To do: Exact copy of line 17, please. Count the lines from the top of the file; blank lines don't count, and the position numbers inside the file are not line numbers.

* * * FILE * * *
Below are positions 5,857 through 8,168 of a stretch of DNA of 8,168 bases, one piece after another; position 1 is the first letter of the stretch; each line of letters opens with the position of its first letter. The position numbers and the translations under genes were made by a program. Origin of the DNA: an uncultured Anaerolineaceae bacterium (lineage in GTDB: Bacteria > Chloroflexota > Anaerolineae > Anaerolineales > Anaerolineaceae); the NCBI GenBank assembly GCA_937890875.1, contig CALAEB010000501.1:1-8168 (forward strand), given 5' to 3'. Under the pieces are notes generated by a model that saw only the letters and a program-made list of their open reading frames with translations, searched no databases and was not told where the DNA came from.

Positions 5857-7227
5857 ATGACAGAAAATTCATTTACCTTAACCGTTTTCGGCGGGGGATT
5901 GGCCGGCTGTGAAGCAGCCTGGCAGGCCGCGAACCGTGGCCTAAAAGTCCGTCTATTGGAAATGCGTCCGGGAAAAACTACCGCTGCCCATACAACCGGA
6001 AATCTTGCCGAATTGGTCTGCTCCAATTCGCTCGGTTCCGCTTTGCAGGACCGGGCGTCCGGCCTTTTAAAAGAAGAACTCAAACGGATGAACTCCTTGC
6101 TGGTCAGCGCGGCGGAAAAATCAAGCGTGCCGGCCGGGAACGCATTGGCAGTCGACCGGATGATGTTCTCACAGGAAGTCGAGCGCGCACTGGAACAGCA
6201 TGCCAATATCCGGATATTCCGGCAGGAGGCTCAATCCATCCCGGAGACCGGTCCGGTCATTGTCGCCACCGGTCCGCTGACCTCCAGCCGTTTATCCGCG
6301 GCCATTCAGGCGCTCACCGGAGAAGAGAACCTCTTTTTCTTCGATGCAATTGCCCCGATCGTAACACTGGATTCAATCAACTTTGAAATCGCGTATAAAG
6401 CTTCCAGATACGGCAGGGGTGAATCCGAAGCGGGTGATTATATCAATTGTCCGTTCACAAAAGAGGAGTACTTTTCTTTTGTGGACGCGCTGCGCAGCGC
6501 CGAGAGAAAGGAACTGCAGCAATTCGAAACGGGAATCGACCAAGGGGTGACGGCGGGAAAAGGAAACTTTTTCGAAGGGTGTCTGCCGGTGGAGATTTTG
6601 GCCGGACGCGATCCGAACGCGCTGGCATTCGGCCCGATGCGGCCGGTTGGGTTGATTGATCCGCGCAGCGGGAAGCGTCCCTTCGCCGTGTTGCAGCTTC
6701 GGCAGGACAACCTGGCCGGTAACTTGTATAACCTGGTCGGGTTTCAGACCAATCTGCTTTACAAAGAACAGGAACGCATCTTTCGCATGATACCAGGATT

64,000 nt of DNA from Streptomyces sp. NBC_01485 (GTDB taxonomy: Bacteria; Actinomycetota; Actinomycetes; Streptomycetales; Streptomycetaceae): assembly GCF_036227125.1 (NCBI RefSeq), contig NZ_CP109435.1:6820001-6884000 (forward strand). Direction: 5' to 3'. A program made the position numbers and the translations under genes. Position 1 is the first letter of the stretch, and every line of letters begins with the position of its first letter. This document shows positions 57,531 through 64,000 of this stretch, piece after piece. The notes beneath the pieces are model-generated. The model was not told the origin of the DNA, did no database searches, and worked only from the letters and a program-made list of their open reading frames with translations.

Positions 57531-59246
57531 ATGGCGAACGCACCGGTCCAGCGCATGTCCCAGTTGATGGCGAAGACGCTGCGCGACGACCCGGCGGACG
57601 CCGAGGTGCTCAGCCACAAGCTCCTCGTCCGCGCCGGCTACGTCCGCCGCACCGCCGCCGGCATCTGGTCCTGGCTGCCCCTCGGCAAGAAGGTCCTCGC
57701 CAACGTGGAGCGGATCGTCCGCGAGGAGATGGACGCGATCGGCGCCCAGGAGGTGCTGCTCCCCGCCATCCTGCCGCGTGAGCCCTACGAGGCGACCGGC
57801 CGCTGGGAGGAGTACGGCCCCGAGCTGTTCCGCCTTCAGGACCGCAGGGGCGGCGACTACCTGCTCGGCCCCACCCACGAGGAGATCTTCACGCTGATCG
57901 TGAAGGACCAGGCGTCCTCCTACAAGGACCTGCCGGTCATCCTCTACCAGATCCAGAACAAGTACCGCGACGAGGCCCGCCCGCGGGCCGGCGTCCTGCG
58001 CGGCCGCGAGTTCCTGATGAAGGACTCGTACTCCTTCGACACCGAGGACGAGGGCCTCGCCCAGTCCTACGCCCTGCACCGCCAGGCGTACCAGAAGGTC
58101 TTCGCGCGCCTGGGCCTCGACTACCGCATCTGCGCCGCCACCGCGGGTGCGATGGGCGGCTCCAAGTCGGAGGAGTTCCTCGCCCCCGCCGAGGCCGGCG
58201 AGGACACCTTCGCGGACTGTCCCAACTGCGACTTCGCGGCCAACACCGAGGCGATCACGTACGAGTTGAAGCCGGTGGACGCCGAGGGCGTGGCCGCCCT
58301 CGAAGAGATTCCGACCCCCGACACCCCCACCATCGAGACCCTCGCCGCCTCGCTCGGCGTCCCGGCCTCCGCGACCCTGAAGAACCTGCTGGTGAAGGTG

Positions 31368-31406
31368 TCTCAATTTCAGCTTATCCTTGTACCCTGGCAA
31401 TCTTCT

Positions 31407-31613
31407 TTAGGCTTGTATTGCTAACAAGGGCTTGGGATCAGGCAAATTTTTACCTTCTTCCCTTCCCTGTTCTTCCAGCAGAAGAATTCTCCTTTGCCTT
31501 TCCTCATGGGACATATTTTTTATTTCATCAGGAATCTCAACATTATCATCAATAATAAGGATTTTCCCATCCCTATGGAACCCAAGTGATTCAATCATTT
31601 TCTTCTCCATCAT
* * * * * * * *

57701 CAACGTGGAGCGGATCGTCCGCGAGGAGATGGACGCGATCGGCGCCCAGGAGGTGCTGCTCCCCGCCATCCTGCCGCGTGAGCCCTACGAGGCGACCGGC